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How do you decide if someone is lying to you or not?

  1. Austinstar profile image87
    Austinstarposted 24 months ago

    How do you decide if someone is lying to you or not?

    What is your criteria for determining truth from fiction? Do you do research? Do you just accept opinions as facts? Do you know the difference between an opinion and a fact? What is a fact that you accept? What do some people say is a fact when it really isn't? If you know someone is lying to you, what do you do about it? What do some people say is a lie when it is really the truth? Why do you believe some people even when most people agree that they are lying? Please do not go off topic, no hate speech, no name-calling, etcetera, etcetera...

    https://usercontent2.hubstatic.com/12992463_f260.jpg

  2. tamarawilhite profile image91
    tamarawilhiteposted 24 months ago

    When they are so emotionally invested in the narrative it is proof they are trying to convince themselves and you of the narrative, which is fiction.

    1. Austinstar profile image87
      Austinstarposted 24 months agoin reply to this

      Examples, please?

    2. tamarawilhite profile image91
      tamarawilhiteposted 24 months agoin reply to this

      The one in four rape statistic about college when no one would pay 10K a year for such a risk. That questioning a narrative is deemed assault, invoking thou shalt not question religious levels of emotion in debates.

  3. dashingscorpio profile image87
    dashingscorpioposted 24 months ago

    Ultimately it comes down to whether or not the information they are providing has any real value to me. Am I depending on these "facts"?
    If not it really doesn't matter if I believe them or not.
    The beautiful thing about facts is you can easily research them before acting on information you were told.
    I'm not one who feels the need to go through an ego exercise to prove someone is lying. I simply make a "mental note" to not trust them.
    Maybe the person talking doesn't know the difference between an opinion and fact. They tell you what {they believe to be true} which allows them to look you straight in the eye and speak with conviction.
    A hypnotized person can pass a lie detector test based upon their beliefs. Some people discard the truth because it's not (what they want to hear).
    Perception is reality.

  4. LoisRyan13903 profile image81
    LoisRyan13903posted 24 months ago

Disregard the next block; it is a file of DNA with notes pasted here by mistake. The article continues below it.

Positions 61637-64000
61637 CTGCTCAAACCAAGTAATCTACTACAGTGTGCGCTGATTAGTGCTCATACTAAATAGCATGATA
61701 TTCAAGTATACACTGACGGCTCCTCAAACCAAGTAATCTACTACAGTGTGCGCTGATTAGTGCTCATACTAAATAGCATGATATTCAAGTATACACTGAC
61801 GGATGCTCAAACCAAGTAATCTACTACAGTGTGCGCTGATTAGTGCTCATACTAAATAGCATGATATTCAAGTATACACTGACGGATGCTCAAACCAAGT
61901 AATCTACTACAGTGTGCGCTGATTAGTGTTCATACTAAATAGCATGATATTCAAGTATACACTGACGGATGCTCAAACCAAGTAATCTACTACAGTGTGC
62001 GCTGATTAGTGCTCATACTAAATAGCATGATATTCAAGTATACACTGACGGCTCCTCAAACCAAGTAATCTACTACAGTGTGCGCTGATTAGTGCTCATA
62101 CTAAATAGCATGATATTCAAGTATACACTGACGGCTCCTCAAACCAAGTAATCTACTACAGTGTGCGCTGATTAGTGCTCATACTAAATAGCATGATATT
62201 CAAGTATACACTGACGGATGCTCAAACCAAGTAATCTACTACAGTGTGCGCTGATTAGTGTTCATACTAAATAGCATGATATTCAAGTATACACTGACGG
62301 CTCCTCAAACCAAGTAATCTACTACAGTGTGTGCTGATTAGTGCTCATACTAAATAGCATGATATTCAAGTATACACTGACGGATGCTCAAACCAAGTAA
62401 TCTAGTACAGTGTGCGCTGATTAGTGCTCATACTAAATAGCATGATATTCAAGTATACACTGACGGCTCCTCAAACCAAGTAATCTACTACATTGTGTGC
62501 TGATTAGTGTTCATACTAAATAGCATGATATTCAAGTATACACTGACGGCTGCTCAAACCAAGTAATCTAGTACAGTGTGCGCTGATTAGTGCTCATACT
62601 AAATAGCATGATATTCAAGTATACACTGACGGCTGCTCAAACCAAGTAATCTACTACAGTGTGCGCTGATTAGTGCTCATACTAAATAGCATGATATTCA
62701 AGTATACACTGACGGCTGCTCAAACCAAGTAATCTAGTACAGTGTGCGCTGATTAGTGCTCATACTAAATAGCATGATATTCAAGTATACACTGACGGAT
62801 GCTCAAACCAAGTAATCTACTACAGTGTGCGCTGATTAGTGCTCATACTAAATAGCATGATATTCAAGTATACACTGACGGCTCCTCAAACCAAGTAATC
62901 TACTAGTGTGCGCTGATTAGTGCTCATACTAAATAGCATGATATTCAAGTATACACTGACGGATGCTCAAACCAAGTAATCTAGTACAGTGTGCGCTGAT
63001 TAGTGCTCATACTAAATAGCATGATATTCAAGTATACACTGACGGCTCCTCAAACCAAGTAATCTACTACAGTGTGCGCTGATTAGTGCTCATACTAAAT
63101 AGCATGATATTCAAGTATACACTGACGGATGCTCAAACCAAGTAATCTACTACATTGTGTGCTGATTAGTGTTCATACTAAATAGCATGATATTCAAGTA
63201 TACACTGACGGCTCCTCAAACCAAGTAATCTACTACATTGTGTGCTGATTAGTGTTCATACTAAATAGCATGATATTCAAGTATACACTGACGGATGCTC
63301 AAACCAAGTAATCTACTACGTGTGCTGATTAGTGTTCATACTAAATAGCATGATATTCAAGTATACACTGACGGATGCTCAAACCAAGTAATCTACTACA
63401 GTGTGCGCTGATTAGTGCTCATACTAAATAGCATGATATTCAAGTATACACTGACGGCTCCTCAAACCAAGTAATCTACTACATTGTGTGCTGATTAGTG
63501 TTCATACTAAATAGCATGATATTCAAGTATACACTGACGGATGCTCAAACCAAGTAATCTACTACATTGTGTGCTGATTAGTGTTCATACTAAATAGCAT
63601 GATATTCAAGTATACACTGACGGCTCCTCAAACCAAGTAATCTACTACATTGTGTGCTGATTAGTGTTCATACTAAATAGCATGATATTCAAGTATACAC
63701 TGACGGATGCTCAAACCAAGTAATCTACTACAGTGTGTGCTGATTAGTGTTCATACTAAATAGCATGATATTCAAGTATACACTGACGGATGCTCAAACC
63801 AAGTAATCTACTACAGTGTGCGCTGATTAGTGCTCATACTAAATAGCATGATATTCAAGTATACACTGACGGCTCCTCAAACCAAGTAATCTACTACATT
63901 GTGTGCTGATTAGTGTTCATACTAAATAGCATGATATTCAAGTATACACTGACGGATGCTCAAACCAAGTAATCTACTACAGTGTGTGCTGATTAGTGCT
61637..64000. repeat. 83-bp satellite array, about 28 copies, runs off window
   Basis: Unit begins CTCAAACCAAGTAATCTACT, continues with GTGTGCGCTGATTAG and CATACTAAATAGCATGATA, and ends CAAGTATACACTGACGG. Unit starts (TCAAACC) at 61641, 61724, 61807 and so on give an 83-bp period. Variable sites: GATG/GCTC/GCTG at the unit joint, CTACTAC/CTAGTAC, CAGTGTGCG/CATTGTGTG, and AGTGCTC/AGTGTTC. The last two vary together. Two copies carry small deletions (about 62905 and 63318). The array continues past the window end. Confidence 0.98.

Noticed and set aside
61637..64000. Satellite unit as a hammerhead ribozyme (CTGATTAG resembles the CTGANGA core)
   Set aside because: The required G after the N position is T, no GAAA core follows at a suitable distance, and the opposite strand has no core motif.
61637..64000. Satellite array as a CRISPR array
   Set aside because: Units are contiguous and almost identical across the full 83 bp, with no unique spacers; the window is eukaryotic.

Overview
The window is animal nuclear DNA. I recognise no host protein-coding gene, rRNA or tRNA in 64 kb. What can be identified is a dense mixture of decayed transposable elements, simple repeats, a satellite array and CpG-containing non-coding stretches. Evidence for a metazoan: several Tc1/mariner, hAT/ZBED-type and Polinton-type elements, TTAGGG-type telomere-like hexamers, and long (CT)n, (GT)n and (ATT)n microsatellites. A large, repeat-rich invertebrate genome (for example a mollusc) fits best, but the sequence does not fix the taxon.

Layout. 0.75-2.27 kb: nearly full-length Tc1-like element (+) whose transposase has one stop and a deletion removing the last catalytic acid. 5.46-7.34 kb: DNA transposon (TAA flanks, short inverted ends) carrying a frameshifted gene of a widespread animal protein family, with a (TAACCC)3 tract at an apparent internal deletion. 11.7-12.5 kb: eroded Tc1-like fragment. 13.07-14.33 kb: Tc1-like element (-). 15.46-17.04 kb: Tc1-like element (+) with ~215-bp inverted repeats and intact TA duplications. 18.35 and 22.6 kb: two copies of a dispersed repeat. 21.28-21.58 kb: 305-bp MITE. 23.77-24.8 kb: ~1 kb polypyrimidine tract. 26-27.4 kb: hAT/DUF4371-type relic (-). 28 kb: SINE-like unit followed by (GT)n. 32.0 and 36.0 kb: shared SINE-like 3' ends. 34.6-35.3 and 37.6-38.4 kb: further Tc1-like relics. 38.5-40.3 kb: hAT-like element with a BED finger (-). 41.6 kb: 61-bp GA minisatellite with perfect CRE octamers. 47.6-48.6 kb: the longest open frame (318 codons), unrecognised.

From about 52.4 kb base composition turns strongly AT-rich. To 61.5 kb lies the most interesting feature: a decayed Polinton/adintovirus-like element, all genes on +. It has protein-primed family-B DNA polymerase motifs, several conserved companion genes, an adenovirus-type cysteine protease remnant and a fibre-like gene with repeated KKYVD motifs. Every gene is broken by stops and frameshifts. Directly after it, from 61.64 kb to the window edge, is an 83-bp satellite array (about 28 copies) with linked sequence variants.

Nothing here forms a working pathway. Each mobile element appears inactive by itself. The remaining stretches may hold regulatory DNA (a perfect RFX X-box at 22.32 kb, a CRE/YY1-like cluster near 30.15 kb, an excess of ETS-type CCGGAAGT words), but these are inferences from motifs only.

The first type is from personal experience.  If a person constantly they will say they will do something but fail to carry through, that will send a warning sign to a person not to believe them, even though he does eventually does something that he intends to do.

    Other times it might be instinct.  I remember one time there was a guy who I think was trying to get me to feel sorry for him.  Told me he had cancer and some other things.  I got the feeling that he was lying and basically kept my thoughts to myself, mainly because maybe he wasn't.  Down the line he dropped out of college and a few people who knew him mentioned how he lied all the times about things. 

    Sometimes you may know a person closely and know more about the person than other people and know he is telling the truth.

    Sometimes it is pure speculation-like somebody giving opinions about Prince's death-that is where I look on the Internet to confirm such claims-not that the Internet is 100% accurate

    1. LoisRyan13903 profile image81
      LoisRyan13903posted 24 months agoin reply to this

      Plus if a person changes the story all the time, that's a warning sign.  Some people are compulsive liars and that is something they may not be able to help.

  5. peachpurple profile image83
    peachpurpleposted 24 months ago

    you can see his facial expression and his behavior, if he fidget more than usual, he is lying

    1. ptosis profile image74
      ptosisposted 24 months agoin reply to this

      Unless a very practiced liar

  6. ptosis profile image74
    ptosisposted 24 months ago

    https://usercontent1.hubstatic.com/12993086_f260.jpg

    Because the need to speak the truth instinctively, there is a cognitive dissonance that betrays the person's discomfort with telling a lie. Of course, this wouldn't work with a practiced liar who is very comfortable in telling lies. -  http://hubpages.com/relationships/BTLS

    Cognitive dissonance doesn't happen under forced compliance because without freedom of choice then the person has no other choice and is absolved and OK with it.

    Which is why torture for answers never works - ever.

    1. Austinstar profile image87
      Austinstarposted 24 months agoin reply to this

      I truly worry about people that advocate torture. There is something very very wrong with them.

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